Bright Dead Things: Poems
FINALIST FOR THE NATIONAL BOOK AWARD
A finalist for both the National Book Award and the National Book Critics Circle Award, Bright Dead Things examines the dangerous thrill of living in a world you must leave one day and the search to find something that is "disorderly, and marvelous, and ours."
A book of bravado and introspection, of feminist swagger and harrowing loss, this fourth collection considers how we build our identities out of place and human contact--tracing in intimate detail the ways the speaker's sense of self both shifts and perseveres as she moves from New York City to rural Kentucky, loses a dear parent, ages past the capriciousness of youth, and falls in love. Ada Limón has often been a poet who wears her heart on her sleeve, but in these extraordinary poems that heart becomes a "huge beating genius machine" striving to embrace and understand the fullness of the present moment. "I am beautiful. I am full of love. I am dying," the poet writes. Building on the legacies of forebears such as Frank O'Hara, Sharon Olds, and Mark Doty, Limón's work is consistently generous, accessible, and "effortlessly lyrical" (New York Times)--though every observed moment feels complexly thought, felt, and lived.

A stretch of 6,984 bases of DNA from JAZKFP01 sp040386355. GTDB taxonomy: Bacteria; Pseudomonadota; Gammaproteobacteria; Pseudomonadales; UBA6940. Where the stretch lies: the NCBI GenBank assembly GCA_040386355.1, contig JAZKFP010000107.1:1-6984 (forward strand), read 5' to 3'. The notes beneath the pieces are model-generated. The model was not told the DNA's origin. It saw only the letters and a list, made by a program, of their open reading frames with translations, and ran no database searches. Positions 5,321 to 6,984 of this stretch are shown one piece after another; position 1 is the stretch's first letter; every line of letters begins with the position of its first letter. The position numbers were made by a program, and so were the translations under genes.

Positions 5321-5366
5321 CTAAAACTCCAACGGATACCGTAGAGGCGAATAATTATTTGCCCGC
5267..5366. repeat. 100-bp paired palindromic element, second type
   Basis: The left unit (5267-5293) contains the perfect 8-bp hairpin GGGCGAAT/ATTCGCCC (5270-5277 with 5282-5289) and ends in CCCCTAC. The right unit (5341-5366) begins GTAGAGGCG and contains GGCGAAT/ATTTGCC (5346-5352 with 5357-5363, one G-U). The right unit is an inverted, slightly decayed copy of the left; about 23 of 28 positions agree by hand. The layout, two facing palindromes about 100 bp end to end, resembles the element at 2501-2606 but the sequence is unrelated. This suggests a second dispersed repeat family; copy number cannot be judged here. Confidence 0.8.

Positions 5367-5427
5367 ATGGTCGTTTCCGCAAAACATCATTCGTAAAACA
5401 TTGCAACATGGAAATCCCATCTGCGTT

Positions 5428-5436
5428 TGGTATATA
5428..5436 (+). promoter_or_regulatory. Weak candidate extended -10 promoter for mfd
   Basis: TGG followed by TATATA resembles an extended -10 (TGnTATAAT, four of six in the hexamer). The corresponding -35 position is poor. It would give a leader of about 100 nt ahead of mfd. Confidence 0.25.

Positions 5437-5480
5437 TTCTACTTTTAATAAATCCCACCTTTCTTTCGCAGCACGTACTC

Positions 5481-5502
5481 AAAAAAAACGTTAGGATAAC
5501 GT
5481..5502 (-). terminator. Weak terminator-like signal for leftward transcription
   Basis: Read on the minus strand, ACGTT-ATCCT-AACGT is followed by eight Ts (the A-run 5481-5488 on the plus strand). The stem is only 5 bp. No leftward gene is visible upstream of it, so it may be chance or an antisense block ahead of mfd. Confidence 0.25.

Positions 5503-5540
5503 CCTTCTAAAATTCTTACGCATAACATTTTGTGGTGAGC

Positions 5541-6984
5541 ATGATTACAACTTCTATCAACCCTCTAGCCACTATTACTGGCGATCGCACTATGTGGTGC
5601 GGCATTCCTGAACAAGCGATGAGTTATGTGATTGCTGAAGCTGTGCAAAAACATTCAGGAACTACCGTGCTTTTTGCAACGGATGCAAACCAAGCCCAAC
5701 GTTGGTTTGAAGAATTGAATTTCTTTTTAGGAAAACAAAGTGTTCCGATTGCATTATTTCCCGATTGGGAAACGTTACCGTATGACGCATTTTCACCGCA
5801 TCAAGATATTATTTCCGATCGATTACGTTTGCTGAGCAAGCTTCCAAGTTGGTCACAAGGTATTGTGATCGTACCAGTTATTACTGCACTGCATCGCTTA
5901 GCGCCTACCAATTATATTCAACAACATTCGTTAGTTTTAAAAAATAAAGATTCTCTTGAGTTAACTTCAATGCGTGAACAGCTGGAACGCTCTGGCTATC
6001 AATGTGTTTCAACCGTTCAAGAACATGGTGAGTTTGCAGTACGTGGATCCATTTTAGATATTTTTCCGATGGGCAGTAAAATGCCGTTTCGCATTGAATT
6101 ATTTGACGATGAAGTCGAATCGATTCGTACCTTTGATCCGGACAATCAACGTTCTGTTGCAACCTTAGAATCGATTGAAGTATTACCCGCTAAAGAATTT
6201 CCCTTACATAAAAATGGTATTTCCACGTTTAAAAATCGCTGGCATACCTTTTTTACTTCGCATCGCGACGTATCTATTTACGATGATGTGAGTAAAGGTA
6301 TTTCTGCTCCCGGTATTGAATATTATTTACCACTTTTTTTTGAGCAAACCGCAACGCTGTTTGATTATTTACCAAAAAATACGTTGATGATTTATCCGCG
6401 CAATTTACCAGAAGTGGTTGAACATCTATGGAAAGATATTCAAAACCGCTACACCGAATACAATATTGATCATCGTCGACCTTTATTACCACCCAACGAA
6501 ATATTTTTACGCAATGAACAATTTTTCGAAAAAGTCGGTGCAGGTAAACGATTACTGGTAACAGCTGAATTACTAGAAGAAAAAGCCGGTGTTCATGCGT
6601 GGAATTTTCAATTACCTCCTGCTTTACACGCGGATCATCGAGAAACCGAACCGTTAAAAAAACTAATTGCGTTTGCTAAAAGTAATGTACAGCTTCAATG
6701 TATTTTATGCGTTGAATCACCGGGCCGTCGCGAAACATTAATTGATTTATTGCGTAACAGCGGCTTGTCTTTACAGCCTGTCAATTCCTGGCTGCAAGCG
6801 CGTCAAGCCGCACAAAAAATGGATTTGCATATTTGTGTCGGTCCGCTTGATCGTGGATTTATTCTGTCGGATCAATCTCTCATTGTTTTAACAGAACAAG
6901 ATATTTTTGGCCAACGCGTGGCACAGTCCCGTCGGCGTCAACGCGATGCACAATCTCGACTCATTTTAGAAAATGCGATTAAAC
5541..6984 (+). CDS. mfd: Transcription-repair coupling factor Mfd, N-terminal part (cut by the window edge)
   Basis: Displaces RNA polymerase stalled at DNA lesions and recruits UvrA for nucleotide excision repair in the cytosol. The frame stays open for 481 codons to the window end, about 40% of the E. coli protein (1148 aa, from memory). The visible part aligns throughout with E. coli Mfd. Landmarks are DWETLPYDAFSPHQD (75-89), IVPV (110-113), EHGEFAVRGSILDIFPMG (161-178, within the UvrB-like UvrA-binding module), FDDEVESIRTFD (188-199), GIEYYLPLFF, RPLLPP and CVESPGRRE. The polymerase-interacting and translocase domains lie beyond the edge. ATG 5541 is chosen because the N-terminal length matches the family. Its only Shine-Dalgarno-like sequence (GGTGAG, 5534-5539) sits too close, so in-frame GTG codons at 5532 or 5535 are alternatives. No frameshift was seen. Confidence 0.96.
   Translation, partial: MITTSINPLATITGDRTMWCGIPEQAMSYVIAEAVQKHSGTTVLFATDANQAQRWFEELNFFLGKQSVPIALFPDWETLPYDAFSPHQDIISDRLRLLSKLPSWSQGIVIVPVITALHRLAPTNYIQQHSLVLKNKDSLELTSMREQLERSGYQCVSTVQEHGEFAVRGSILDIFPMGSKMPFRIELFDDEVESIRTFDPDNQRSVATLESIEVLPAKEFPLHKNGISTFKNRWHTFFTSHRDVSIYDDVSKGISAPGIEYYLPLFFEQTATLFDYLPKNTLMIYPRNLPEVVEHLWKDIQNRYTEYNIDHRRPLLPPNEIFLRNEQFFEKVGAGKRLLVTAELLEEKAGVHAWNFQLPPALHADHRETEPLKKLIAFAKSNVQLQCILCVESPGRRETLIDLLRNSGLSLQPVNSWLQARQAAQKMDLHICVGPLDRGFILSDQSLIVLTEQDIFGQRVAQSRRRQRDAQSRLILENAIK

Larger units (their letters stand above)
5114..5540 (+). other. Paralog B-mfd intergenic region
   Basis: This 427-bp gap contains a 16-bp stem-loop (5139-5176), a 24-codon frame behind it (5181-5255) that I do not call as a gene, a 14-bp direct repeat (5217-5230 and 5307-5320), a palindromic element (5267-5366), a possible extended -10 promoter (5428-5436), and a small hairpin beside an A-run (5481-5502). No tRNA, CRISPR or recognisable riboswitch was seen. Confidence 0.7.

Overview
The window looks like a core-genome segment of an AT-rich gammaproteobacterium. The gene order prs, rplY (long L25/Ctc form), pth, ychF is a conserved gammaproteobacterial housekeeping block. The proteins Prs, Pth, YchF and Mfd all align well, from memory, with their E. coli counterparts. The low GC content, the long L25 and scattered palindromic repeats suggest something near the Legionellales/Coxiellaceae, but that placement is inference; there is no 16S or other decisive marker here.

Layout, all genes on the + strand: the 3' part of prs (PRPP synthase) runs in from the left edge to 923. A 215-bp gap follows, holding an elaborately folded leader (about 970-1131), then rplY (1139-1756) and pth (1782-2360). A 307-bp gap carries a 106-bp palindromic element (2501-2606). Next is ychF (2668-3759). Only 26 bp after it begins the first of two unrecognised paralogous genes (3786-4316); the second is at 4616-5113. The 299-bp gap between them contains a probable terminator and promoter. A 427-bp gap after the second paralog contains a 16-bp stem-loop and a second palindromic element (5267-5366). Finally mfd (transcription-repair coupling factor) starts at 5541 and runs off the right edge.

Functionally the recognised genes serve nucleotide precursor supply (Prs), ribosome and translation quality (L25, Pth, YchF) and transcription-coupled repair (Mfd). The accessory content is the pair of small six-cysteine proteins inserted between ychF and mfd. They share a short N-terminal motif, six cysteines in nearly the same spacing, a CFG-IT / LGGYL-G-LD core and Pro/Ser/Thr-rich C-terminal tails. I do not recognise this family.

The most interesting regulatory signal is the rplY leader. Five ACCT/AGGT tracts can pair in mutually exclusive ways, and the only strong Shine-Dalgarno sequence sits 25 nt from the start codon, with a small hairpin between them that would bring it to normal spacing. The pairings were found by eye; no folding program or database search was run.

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A Best Poetry Book of 2015: New York Times and Buzzfeed "Effortlessly lyrical."--New York Times "Bright Dead Things buoyed me in this dismal year. I'm thankful for this collection, for its wisdom and generosity, for its insistence on holding tight to beauty even as we face disintegration and destruction."--Celeste Ng "These poems are, as my students might say, hella intimate. They are meticulously honed and gorgeously crafted. They marry the lyric poem's interior emotional intensity with its exterior mode of social conveyance and aesthetic beauty. . . . The best compliment one can give a book of poems is that the book loves the reader. Bright Dead Things doesn't just love poetry; it loves the reader. My hunch is, Reader, you'll love it too."--Huffington Post "Bright Dead Things breeds a particular mixture of wildness. The mixture is by turns melodious and tight. Limón's poems are like fires: charring the page, but leaving a smoke that remains past the close of the book."--The Millions "Limón's work is destined to find a place with readers on the strength of her voice alone. Her intensity here is paradoxically set against the often slow burn of life in Kentucky, and the results will please readers."--Flavorwire "Poet and Critic Stephen Burt says, 'Prose sense is to poetry as tonality is to music.' And I see that sense of prose cushioned in each poem included in this leguminous compilation. The works wear complexity on their sleeves with reassuring accessibility on their faces; to say it more succinctly, there's a tough grilling of the soul and champagnes served to the measure of each one's taste."--The Rumpus "A masterpiece.--Shondaland "In Bright Dead Things, there's a fierce jazz and sass ('this life is a fist / of fast wishes caught by nothing, / but the fishhook of tomorrow's tug') and there's sadness--a grappling with death and loss that forces the imagination to a deep response. The radio in her new, rural home warns 'stay safe and seek shelter' and yet the heart seeks love, risk, and strangeness--and finds it everywhere."--Gregory Orr "Limón doesn't write as if she needs us. She writes as if she wants us. Her words reveal, coax, pull, see us. In Bright Dead Things we read desire, ache, what human beings rarely have the heart or audacity to speak of alone--without the help of a poet with the most generous of eyes."--Nikky Finney "Limón does far more than merely reflect the world: she continually transforms it, thereby revealing herself as an everyday symbolist and high level duende enabler. At the end of one poem she writes, 'What the heart wants? The heart wants / her horses back, ' and suddenly even this most urban reader feels wild and free."--Matthew Zapruder "Both soft and tender, enormous and resounding, her poetic gestures entrance and transfix."--Richard Blanco "In her newest volume of poems, Limón delves into the divided self--self separated by geography, by loss, by change, by circumstance. . . . Generous of heart, intricate and accessible, the poems in this book are wondrous and deeply moving."--Library Journal (starred review) "A poet whose verse exudes warmth and compassion, Limón is at the height of her creative powers, and Bright Dead Things is her most gorgeous book of poems."--Los Angeles Review of Books "Richly written and felt."--Publishers Weekly